Big Idea… But Not The Right Idea
By Jim McNaney
It’s Cup Season in professional golf. The Ryder Cup is right around the corner and the Solheim Cup just finished up. Is there a more exciting time of year on the golf calendar?
Sure, The Masters is highly anticipated, but we only get to see these Cup matches every other year. It’s the only time we get to chant “USA, USA, USA” for both the men and women.
The hoopla around this year’s events was only heightened by the fact that the Ryder Cup was delayed a year. That excitement, coupled with the most watched Solheim Cup in the history of the event, prompted some in the golf industry to call for both matches to be contested simultaneously at the same venue. The thought is there would be more matches going on at once so more action to follow as well as more spectators for the away teams, not to mention more spectators witnessing the spectacular play of the women.
Proponents of joint events also point out that tennis conducts all their majors at the same time and in the same venues. They say that the women’s game garners more attention in those weeks than any other. On the surface it sounds like a reasonable idea but it’s not.
Forget the fact that the events are run by four different organizations and not the same association as is the case with tennis. Tennis majors are also played at the same venues every year.
Forget the fact that historically the Solheim Cup takes place on the opposite year of the Ryder Cup specifically to allow dedicated media attention to women’s golf.
Forget the fact that each event requires tons of planning and totally ignores the fact that many of us LIKE two events, so we have two weekends to look forward to.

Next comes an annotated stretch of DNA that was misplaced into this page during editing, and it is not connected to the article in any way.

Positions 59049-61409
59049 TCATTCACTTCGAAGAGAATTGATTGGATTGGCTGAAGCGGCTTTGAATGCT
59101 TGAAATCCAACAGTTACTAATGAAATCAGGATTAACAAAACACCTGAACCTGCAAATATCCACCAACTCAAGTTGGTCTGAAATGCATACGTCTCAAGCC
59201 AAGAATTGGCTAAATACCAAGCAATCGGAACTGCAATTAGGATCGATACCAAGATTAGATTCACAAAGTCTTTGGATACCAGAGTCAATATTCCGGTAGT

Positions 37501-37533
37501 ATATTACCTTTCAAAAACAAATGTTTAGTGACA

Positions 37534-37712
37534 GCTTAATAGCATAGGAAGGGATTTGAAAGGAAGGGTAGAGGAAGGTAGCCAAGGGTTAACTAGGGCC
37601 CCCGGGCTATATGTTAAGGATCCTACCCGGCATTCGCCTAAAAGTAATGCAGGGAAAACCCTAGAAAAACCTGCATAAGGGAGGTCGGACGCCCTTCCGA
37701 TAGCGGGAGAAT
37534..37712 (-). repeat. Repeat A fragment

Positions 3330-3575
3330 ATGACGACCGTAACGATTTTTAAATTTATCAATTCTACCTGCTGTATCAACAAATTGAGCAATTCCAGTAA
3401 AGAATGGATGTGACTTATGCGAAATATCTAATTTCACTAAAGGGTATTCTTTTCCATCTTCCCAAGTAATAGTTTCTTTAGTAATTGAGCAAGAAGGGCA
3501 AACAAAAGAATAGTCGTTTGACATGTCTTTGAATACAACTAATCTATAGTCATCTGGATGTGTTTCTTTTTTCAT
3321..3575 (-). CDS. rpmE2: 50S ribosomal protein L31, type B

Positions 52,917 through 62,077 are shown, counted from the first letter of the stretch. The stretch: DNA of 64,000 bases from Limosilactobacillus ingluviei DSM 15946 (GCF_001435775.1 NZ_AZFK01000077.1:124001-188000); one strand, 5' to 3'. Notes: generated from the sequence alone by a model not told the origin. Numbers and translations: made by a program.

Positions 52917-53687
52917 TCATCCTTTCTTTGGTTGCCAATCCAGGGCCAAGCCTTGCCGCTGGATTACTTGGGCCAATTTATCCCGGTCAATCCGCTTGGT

Other than that…
I will concede that there should be a way to get more golf fans behind the women’s game, but I do not believe that the women NEED the men to garner that attention. In fact, I believe that joint matches might hurt the women’s matches.
The women deserve to have their own day in the sun. It is nice to see PGA TOUR players getting behind the Solheim Cup. I was impressed with Bubba Watson’s involvement this year in Cleveland. I know the U.S. LPGA players fully support the men during the Ryder Cup (several have been in the crowd in the past). That type of involvement would advance both matches far better that conducting them simultaneously.
With all that said, I do think that maybe conducting the Cup Matches on the same venue over consecutive weeks might make a difference. The USGA tried that for the Men’s and Women’s Opens several years ago at Pinehurst. Other than a few comments about course conditions not being up to par for the Women’s Open, overall, the concept was met with applause.
Given that both matches have far fewer players than a normal tournament, course conditions would not be an issue. Infrastructure needs to be created at both matches so having them on one venue would eliminate a ton of costs. Media would save money as well by not having to move their set-ups to multiple locations.
Watching the women play the same course as the men under the same competitive stress would better showcase how good the women’s game really is.
I can imagine a scenario where the Ryder Cup and the Solheim Cup rotate which matches go first. Or maybe the home captains get to pick which plays first? Think of it as another strategy to get the crowds really behind your team.
I can also imagine the teams that are playing in the second matches arriving on-site early to not only cheer on their teammates, but also seeing how the course is playing. Hopefully, the teams that compete first stick around to support the other gender.
Think about how great it would be to see the U.S. Men’s team, after securing the Ryder Cup the previous Sunday, jumping up and down around the 18th green as someone like Nelly Korda sinks the Solheim Cup winning putt!
THAT would be great for the game!
As the father of two daughters, I applaud anyone that suggests ways to bring more attention to women’s golf (or all women’s sports for that matter). Ideas like joint matches spearhead conversations to arrive at the best ideas. I just believe that allowing both the men and women to shine under their own spotlight is a better way to go.
In the end, I enjoyed rooting for the U.S. in the Solheim Cup. Now I get another week to chant, “USA, USA, USA!”